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Were the dinosaurs fried by ultraviolet light?
BY NEIL ENGLISH
ASTRONOMY NOW

Posted: May 3, 2000

  Impact
An artist's concept of an asteroid hitting the Earth. Photo: NASA
 
Over the past few decades, the rise and fall of the dinosaurs has captured the imagination of the public and the scientific community alike. While it is clear that the impact of a large asteroid straddling the coastline of what is the Yukatan peninsula in Mexico some 65 million years ago, may have wiped out these magnificent reptiles, the debate still rages as to precisely how they met their demise.

Many scenarios have been suggested, including a kind of nuclear winter in which enormous quantities of dust were ejected into the stratosphere, circling the globe and blotting out sunlight for weeks or months. But not everyone agrees that such a successful biological lineage as the dinosaurs could have been obliterated in this way.

Now, two American scientists - Charles Cockell of NASA's Ames Research Centre In California, and Andrew Blaustein of Oregon State University, have worked out the events that occasioned themselves immediately after the KT impact.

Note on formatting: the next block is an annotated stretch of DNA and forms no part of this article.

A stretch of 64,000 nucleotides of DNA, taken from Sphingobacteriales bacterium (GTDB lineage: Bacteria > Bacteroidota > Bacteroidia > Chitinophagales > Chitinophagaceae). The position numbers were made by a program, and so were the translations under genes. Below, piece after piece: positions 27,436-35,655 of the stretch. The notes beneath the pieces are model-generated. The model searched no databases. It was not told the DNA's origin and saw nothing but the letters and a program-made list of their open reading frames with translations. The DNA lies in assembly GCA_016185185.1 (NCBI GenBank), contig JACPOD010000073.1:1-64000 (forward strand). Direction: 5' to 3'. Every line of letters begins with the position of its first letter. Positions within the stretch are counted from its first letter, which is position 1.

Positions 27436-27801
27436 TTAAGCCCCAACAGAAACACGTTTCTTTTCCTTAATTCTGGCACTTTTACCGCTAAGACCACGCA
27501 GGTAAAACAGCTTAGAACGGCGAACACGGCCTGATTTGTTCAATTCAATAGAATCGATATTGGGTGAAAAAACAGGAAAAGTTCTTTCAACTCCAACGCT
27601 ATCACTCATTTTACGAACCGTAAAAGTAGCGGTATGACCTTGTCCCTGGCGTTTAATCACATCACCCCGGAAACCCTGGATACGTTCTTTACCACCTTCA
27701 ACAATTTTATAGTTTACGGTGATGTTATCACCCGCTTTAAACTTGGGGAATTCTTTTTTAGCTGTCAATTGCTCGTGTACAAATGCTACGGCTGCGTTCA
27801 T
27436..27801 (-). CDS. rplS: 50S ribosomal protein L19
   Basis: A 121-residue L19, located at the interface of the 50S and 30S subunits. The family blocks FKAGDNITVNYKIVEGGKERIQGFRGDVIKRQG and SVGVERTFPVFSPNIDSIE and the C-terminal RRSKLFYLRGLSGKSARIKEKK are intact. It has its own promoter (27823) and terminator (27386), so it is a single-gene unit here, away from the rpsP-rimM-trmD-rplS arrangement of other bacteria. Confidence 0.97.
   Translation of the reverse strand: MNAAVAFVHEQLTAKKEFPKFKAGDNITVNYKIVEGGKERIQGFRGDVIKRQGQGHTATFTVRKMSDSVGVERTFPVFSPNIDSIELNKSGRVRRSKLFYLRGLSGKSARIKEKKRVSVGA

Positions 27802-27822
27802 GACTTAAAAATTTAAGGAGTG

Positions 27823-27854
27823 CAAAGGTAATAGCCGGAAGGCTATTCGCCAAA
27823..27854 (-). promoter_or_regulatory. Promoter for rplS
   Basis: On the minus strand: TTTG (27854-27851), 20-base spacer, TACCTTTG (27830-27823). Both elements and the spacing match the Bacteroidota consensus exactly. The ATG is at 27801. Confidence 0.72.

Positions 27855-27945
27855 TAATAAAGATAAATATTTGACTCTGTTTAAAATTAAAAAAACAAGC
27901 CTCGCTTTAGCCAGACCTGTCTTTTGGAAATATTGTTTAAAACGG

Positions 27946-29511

In a recent paper communicated in Ecology Letters, they explain that the levels of nitrogen and sulphur oxides produced during the impact event would have all but destroyed the ozone layer, thereby doubling the levels of lethal UV radiation incident on the earth's surface. This deluge of ionising radiation would have put additional stresses on the biosphere already stretched to the extreme by the impact.

What is even more remarkable though, is that significant sulphate deposits are only found over 1 percent of the earth's surface, rendering the KT extinction event particularly lethal for the dinosaurs, but not for our kind - the small, furry, milk-suckling mammals.

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